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Teaching, Leading, and Social Justice
Sarah Jaffe, The New Republic
Teachers are expected to do their jobs for the love of it. For years now, that has meant getting by with tattered, aged textbooks, in buildings that are falling apart, and spending their own money on toilet paper, food, hygiene items, and socks for students, even as their own wages fall and their health insurance premiums spike and pensions are carved away. It has meant, too, that any action by teachers to improve their working conditions—which, they have stressed since the 2012 Chicago Teachers Union strike, are their students’ learning conditions—is immediately depicted as selfish, uncaring, improper. There is no amount of money that bankers must be happy with, but our culture tells us that workers whose job is not the production of widgets (or toxic financial products) but the care and education of others must accept any sort of misery out of their devotion to their work.
Mary Dunn, PBS News Hour
I teach broadcast journalism to high school students in Louisville, Kentucky — the latest on the growing list of states where teachers are fighting for adequate funding for public education. Kentucky teachers first gained national attention for a large rally on April 2. My school was on spring break, but when we returned Monday, April 6, the excitement was palpable. And then we heard about the plan to protest at the Capitol on April 13 when the Legislature was back in session. It was the only topic students could talk about. Even the ones who are usually silent were finally interested in something. Are the teachers going to do it again? Do you think we’ll have school on Friday? My job is to teach students to ask good questions and to keep their ears to the ground and to always look and listen for the bigger stories to tell. As a PBS Student Reporting Labs’ Connected Educator, my students learn to research and have healthy debates about issues that not only affect them now, but in the future. Most of all, I prepare them to go out and “chase” the bigger stories. You know, the impactful stories that aren’t just about their school or their neighborhood, but about those things that everyone has a stake in: like the unifying issue of public education, or most recently, school safety. We’ve all watched those incredible students from Parkland, showing that youth voice matters, that their voices matter. They have shown the world that civic engagement is messy, but must be hands-on, out front and center, and most of the time, very loud.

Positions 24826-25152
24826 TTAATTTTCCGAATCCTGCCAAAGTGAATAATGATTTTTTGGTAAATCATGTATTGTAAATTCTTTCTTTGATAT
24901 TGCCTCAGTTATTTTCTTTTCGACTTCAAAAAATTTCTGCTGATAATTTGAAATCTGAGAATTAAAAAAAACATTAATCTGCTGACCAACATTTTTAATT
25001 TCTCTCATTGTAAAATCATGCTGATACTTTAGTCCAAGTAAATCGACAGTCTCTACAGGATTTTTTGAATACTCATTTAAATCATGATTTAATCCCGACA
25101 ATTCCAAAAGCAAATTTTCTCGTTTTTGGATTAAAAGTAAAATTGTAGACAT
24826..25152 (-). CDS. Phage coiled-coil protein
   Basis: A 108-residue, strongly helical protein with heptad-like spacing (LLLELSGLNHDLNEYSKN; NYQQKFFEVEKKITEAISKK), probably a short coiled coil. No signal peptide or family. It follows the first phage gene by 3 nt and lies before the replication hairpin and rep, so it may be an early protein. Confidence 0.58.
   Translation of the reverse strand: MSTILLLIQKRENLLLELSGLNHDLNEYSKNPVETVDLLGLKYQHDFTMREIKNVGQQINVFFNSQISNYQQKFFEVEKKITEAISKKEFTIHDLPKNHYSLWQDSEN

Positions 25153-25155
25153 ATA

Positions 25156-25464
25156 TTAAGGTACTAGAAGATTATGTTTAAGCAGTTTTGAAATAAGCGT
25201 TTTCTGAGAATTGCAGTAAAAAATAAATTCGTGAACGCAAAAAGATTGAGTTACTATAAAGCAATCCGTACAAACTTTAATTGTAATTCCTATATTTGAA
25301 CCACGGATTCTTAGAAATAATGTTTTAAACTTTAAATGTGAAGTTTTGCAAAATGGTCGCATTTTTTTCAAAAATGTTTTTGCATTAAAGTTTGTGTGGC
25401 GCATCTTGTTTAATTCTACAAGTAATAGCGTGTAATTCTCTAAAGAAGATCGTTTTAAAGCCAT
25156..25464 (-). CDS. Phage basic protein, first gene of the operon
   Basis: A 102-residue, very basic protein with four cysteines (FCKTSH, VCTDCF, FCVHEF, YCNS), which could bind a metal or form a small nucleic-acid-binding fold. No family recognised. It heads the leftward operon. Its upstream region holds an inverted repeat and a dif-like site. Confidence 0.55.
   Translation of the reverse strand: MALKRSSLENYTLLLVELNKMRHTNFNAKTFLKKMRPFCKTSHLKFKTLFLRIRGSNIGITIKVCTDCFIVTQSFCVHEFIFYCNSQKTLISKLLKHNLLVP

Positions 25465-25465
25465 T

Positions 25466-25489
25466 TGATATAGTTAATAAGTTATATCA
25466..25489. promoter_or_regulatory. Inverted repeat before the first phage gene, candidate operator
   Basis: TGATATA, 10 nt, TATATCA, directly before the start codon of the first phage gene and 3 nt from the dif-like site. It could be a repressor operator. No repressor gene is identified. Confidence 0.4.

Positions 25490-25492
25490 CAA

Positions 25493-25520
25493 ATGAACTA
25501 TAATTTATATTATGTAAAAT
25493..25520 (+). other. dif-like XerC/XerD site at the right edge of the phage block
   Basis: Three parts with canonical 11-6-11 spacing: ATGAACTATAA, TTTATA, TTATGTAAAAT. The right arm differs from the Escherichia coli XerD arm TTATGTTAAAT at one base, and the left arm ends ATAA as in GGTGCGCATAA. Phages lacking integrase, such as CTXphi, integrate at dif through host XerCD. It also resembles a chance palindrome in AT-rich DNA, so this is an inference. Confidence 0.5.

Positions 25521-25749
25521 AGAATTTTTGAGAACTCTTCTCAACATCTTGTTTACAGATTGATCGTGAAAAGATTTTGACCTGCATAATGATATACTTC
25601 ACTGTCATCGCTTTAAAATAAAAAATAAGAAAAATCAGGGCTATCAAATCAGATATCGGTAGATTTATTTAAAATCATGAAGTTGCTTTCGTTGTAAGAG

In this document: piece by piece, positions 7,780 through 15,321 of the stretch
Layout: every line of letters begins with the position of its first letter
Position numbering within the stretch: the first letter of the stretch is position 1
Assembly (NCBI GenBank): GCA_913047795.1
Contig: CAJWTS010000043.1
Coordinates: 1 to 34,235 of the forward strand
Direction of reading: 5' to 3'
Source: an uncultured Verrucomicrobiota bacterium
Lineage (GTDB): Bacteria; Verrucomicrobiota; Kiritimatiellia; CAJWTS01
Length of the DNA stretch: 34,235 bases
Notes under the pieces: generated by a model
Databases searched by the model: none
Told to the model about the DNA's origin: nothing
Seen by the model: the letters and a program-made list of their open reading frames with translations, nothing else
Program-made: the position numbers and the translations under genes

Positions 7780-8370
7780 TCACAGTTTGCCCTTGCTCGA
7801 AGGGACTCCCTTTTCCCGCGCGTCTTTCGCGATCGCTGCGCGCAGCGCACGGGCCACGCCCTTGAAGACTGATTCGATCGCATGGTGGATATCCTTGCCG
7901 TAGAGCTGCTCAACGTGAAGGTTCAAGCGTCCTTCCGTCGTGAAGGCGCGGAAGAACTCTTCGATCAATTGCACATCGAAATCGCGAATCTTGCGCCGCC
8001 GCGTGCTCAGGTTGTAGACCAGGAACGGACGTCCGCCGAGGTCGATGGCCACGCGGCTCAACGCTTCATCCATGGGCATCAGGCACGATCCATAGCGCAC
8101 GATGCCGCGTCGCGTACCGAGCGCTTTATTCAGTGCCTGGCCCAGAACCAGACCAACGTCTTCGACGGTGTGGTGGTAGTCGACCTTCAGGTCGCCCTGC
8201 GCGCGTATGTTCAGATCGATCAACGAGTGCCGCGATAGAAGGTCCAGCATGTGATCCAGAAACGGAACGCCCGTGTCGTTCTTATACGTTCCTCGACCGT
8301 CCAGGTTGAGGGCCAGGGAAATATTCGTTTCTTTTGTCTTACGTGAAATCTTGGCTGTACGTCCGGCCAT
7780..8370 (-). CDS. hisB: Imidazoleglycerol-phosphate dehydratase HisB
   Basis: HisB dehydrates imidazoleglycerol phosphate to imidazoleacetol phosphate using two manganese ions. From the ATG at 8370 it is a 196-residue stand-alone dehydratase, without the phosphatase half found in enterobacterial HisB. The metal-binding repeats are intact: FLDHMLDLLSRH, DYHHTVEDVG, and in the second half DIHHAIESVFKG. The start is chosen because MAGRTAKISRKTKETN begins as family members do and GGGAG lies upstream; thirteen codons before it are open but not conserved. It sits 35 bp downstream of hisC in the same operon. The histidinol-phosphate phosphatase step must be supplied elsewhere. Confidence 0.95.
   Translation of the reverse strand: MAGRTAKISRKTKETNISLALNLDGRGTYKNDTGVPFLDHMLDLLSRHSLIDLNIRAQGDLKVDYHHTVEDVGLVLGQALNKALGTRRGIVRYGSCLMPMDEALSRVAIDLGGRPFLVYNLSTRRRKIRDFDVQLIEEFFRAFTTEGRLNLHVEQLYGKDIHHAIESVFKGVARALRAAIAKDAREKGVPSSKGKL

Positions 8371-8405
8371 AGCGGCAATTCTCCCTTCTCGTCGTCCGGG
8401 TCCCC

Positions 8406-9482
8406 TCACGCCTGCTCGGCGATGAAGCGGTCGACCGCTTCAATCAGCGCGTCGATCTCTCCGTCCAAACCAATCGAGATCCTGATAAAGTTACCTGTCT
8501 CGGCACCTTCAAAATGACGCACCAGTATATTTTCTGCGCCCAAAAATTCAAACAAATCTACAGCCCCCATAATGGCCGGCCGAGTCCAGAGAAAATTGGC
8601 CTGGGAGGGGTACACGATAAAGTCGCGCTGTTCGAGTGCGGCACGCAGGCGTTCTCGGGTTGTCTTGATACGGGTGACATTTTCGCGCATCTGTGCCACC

Desiree Carver-Thomas, Learning Policy Institute
Research shows that teachers of color help close achievement gaps for students of color and are highly rated by students of all races—a fact that is all the more relevant in light of persistent gaps between students of color and students from low income families and their peers who are White or from more affluent families. Unfortunately, although more teachers of color are being recruited across the nation, the pace of increase is slow and attrition rates are high, leaving growing gaps between the demand for such teachers and the supply. These are among the findings in this report by the Learning Policy Institute, which examines national data and recent research on the barriers teachers of color face to both entering and staying in the profession. It includes recommendations intended to help policymakers increase teacher workforce diversity—an especially important strategy to advance greater cultural understanding and to combat achievement gaps. This report finds that while the population of teachers of color overall is growing, Black and Native American teachers are a declining share of the teacher workforce and the gap between the percentage of Latinx teachers and students is larger than for any other racial or ethnic group. The report also examines how the lack of diversity in the teaching workforce impacts students, and offers district and state policy solutions.
Language, Culture, and Power
Ashley Hopkinson, EdSource
Boosting the language development of students whose first language is not English is critical if California is to narrow the wide and persistent gaps in math test scores between its nearly 1.4 million English learners and their English-proficient peers. That is the recommendation in a recent report by Education Trust–West, which highlights the successful strategies that five California districts implemented to improve the academic performance of English learners. The report, titled, “Unlocking Learning II: Math as a Lever for English Learner Equity,” also identifies practices that schools and districts can use to provide more support to English learners and recommends state-level strategies that the California Department of Education could consider to better support districts’ English learners. The school districts highlighted in the report are Westminster School District, Rowland Unified, Alhambra Unified, San Francisco Unified and Kerman Unified School districts. Some examples of successful strategies include schools that reduced tracking in math classes to provide more access to advanced classes for English learners. One school recorded morning announcements in students’ languages to help them feel welcome and one of the districts trained 550 teachers on how to integrate language development skills into other subjects for English learners.
Leila Fadel, NPR
A Muslim family in California pushes back against bullying and intimidation, at school and the local political arena.
Jennifer Schuessler, The New York Times